Lillie Devereux Blake, a 19th century American writer and women’s rights reformer, played an important, though often overlooked, presence in social movements in the United States.
In 1833, Elizabeth Johnson Devereux was born in Raleigh, North Carolina to southerner George Pollock Devereux and northerner Sarah Elizabeth Johnson. Following her father’s death in 1837, her mother moved her two daughters back to her home in New Haven, Connecticut, where the young Lillie attended the Apthorp School for Young Ladies. Continue reading Lillie Devereux Blake →
Clara Barton is one of those names most of us know, but many of us don’t know much about her. Maybe we know that Barton was a nurse during the American Civil War, or that she went on to found the American Red Cross. But the immensity of her impact and the incredible woman behind it remains mostly a mystery. Continue reading Clara Barton; Mother to Humanity →
It is truly a tragedy that the name Laura Smith Haviland is not as recognizable as the names of some of her contemporaries, such as Harriet Tubman, Elizabeth Cady Stanton, and Sojourner Truth. Instead of chapters on her achievements, Haviland’s story is relegated to footnotes in history texts, if it is included at all, yet rarely do we see an example of a person who was able to accomplish so much for the betterment of society despite the obstacles placed in her path.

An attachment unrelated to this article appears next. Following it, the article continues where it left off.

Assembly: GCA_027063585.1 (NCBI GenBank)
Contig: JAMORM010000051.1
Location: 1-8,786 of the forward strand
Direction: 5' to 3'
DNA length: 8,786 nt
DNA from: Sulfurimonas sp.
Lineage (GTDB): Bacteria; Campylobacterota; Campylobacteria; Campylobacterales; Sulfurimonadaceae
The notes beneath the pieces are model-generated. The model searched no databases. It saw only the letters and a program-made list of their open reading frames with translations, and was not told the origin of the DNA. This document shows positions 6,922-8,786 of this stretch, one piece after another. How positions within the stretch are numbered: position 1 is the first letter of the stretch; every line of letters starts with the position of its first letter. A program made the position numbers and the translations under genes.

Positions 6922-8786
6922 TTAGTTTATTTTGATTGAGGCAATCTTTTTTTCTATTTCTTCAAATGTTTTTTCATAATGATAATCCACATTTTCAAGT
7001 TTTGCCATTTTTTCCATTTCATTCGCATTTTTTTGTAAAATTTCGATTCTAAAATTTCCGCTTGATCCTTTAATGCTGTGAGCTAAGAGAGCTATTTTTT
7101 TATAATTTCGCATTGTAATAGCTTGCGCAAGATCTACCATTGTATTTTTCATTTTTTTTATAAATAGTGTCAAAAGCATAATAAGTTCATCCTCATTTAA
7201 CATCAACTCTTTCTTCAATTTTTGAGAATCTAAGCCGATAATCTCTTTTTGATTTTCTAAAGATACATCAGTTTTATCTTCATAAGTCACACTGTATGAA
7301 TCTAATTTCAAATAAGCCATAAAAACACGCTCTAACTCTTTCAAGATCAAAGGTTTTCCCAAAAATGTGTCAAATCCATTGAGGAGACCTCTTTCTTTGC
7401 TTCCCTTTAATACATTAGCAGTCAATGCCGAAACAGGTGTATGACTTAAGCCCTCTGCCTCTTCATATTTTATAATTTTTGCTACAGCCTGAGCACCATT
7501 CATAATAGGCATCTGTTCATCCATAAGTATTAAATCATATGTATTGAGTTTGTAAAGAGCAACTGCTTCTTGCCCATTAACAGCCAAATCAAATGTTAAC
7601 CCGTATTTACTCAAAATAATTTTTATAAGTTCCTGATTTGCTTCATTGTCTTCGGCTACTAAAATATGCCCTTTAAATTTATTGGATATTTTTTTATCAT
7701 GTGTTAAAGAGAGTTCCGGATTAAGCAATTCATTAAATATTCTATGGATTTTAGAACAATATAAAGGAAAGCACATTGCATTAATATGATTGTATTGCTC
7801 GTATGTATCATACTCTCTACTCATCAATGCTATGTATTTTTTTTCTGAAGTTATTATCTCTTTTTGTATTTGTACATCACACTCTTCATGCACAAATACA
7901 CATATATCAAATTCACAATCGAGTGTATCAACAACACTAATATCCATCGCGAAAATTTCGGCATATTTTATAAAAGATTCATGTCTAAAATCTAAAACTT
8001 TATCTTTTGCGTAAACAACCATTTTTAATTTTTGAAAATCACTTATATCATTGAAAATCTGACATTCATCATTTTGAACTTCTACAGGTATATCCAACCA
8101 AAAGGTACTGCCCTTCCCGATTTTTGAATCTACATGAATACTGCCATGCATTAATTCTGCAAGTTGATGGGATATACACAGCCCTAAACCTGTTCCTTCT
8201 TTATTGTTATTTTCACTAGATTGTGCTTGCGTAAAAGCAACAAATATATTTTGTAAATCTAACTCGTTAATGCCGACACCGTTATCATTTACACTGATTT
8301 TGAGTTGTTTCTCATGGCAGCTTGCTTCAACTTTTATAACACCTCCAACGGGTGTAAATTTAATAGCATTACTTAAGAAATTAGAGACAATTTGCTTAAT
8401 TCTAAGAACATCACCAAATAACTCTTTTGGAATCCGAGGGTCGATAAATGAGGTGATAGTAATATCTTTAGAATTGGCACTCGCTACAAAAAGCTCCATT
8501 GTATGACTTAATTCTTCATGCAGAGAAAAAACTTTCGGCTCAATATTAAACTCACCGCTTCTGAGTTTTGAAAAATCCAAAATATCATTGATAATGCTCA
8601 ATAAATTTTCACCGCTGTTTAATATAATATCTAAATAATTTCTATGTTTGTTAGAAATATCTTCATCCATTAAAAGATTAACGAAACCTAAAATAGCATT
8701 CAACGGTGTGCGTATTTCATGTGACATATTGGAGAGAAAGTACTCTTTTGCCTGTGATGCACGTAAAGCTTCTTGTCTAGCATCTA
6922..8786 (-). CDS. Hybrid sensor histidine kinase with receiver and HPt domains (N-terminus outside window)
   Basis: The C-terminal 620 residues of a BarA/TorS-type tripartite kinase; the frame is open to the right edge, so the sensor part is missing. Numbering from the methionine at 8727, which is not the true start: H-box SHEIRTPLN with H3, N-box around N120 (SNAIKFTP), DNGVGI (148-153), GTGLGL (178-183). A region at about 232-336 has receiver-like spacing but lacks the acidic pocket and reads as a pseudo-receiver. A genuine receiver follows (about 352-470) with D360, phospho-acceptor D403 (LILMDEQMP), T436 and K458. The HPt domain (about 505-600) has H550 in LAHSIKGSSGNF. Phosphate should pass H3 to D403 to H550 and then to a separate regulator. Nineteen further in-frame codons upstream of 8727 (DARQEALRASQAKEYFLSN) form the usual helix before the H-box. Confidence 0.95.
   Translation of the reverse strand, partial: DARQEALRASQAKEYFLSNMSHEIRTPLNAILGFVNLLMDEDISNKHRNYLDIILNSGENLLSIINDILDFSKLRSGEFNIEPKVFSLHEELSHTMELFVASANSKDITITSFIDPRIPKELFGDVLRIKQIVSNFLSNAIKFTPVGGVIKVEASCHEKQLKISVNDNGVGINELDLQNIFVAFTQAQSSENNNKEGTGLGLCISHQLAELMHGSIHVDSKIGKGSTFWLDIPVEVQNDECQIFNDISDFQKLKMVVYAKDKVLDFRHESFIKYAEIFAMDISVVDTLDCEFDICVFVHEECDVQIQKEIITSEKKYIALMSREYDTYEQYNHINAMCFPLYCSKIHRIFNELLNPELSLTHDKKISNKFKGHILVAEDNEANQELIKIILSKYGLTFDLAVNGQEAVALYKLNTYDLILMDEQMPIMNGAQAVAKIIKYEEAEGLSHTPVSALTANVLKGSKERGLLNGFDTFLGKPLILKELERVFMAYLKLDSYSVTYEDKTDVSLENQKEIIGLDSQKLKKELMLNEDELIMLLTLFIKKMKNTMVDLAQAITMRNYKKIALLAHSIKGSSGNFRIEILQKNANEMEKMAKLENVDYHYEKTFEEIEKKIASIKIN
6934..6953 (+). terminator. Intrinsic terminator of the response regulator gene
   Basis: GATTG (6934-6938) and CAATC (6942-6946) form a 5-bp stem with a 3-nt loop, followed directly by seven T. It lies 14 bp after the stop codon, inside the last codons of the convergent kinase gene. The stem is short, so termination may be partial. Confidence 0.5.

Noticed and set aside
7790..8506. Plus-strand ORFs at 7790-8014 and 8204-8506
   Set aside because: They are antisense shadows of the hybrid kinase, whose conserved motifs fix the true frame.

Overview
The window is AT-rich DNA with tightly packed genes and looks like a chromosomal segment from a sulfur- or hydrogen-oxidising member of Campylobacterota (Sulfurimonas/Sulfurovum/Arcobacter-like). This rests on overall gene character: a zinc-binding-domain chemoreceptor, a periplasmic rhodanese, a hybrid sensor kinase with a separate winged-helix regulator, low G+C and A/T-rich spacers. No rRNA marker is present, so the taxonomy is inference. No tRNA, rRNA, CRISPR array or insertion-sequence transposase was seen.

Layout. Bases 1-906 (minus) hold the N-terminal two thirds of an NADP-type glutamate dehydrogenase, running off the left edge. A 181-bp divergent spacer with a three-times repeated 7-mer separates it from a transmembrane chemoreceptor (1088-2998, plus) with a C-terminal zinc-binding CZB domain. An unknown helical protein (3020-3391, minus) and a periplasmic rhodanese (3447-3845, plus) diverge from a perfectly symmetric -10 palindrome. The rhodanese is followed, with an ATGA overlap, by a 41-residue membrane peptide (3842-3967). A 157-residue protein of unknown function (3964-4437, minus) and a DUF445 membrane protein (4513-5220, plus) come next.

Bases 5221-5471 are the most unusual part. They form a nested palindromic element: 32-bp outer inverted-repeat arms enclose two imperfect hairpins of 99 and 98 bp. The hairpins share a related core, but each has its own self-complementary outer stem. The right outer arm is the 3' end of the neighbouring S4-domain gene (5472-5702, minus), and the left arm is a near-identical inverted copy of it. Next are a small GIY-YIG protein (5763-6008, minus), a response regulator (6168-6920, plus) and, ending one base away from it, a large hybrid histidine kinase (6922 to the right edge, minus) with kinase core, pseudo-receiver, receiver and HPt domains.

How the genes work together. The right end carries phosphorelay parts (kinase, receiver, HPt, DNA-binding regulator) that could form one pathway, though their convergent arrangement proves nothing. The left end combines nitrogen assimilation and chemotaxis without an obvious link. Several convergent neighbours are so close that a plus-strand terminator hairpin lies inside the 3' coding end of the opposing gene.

Haviland was born in Canada in 1808 to the Reverend Daniel Smith and Sene Blancher and was raised as a Quaker. At the age of 16, she married fellow Quaker Charles Haviland. It was after her marriage that Haviland joined the Logan Female Anti-Slavery Society and, the more she became involved in the issue of slavery, the more she realized that the issue was causing a division in the Quaker church, and the Havilands ultimately left the church.
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Betsy Ross is a heroine of the American Revolution, and if you’ve attended grade school in the US, you probably know why. Or at least, you think you do.
Betsy Ross’s claim to fame is that she was approached by George Washington in the spring of 1776 and asked to sew the first American flag. She adapted the original design of the stars on the flag to a 5-point design, and produced the first American flag for the brand new country and remained a staunch patriot for the rest of her life.
Although that story is very famous, it is actually much more myth than reality. The real story of Betsy Ross is a little more ordinary but just as worthy of commemoration.
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